Netanyahu reveals Israeli arms exports have been used by Iran against IDF in Syria

Former PM tells US TV that Israeli weapons exports have fallen into ‘Iranian hands’ and were used to target Israel; In 2021, Israel exported $11.3 billion in arms

Opposition Leader Benjamin Netanyahu in an interview with US TV channel MSNBC, October 19, 2022 (Screenshot/Twitter; used in accordance with Clause 27a of the Copyright Law)
Opposition Leader Benjamin Netanyahu in an interview with US TV channel MSNBC, October 19, 2022 (Screenshot/Twitter; used in accordance with Clause 27a of the Copyright Law)

Opposition Leader Benjamin Netanyahu acknowledged that Israeli weapons supplied to foreign governments have been used against the IDF in the field of battle during an interview with US television on Wednesday.

While Israel is known as a major exporter of arms to foreign governments, Israeli officials are generally cagey about providing any details on arms exports, and the eventual destination of the weapons.

Asked about Ukrainian requests for Israeli air defense systems, Netanyahu told MSNBC that “weapons that we supplied in one battlefield end up in Iranian hands used against us.”

“This has happened time and again,” Netanyahu added.

The former prime minister cited an incident on the Syrian side of the Golan Heights in which the IDF “encountered Israeli-made weapons” in a place “where we are trying to prevent Iran from opening a second Lebanon front, a second terrorist front against us.”

Netanyahu may have been alluding to a 2016 incident in which drone technology originally sold to Russia was then sold to the Iranian military, who deployed the Russian-manufactured drone against Israel.

Ironically, the Israeli Air Force reportedly failed to down the drone with two patriot missiles, instead calling on Russian Air Force capabilities to down the aerial vehicle.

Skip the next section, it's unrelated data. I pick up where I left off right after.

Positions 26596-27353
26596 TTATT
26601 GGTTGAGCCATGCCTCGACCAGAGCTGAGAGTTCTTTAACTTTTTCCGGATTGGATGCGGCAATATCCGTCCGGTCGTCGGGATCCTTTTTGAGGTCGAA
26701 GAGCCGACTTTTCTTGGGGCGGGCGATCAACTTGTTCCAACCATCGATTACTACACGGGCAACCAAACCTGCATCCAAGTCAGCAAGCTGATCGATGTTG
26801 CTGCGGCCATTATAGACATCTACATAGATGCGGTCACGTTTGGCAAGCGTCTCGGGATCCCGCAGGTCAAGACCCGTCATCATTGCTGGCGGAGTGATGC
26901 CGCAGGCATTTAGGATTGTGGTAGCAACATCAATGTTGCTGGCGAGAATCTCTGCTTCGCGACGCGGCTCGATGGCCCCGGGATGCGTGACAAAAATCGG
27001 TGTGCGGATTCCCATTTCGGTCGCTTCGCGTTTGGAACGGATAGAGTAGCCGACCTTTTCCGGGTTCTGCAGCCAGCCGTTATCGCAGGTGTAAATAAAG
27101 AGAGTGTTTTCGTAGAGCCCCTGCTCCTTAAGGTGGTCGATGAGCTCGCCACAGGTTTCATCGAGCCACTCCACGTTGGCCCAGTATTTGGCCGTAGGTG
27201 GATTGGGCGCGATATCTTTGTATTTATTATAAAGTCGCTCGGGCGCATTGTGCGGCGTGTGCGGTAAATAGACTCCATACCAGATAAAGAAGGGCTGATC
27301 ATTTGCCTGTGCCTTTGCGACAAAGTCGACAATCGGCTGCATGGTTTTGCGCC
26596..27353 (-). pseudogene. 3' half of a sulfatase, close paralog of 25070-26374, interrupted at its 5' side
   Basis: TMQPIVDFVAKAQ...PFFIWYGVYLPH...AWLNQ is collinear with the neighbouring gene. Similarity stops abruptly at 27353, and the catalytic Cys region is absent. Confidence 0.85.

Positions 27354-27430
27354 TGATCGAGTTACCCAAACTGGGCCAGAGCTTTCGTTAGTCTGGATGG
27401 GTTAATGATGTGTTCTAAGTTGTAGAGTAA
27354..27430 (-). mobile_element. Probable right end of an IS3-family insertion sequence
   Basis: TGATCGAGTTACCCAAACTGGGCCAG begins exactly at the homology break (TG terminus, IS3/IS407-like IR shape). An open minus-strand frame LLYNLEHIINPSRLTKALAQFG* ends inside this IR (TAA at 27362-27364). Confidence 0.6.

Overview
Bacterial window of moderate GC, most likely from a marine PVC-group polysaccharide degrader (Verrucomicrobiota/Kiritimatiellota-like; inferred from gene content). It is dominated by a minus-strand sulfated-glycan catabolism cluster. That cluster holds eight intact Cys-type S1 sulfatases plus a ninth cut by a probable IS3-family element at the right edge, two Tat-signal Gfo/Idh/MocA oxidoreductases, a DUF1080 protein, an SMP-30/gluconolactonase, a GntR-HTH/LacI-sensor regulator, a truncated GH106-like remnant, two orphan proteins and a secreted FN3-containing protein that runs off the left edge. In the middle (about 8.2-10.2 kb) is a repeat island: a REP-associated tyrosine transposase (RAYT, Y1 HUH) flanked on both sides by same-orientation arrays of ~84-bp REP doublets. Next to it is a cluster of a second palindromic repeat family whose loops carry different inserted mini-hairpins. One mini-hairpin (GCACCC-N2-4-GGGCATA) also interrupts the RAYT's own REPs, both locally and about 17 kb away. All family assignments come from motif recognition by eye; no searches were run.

In the TV interview, Netanyahu placed his support behind the “prudent” policies of the Lapid government regarding Ukraine. Israel has continuously rejected requests to supply arms, instead agreeing to provide Ukraine with defensive equipment and humanitarian assistance.

On Wednesday Defense Minister Gantz reiterated that Israel will not supply weapons to Ukraine, although he offered to help Ukraine build an early warning system.

Israel is hesitant to antagonize Russia, which maintains a large military presence in Syria.

Israel’s arms exports make up a significant part of its foreign trade. In 2021, Israel exported $11.3 billion in arms, representing 8 percent of exports that year.

A few months ago,  Gantz told The Times of Israel’s Hebrew site Zman Israel that the value of defense exports in 2022 will far exceed that of 2021.

Foreign military officials seen at Israel’s Defense, HLS and Cyber Exhibition (ISDEF), in Tel Aviv, on March 21, 2022. (Avshalom Sassoni/Flash90)

As early as June 2022, Defense Ministry data showed a large jump in exports following Russia’s invasion of Ukraine, which led to an increase in purchases made by Western countries.

Israel sees defense exports as key to driving upgraded ties with countries around the world, but it has come under scrutiny for sales of weapons, drones and cyberspying technology to regimes accused of having spotty human rights records.

Tal Schneider contributed to this report

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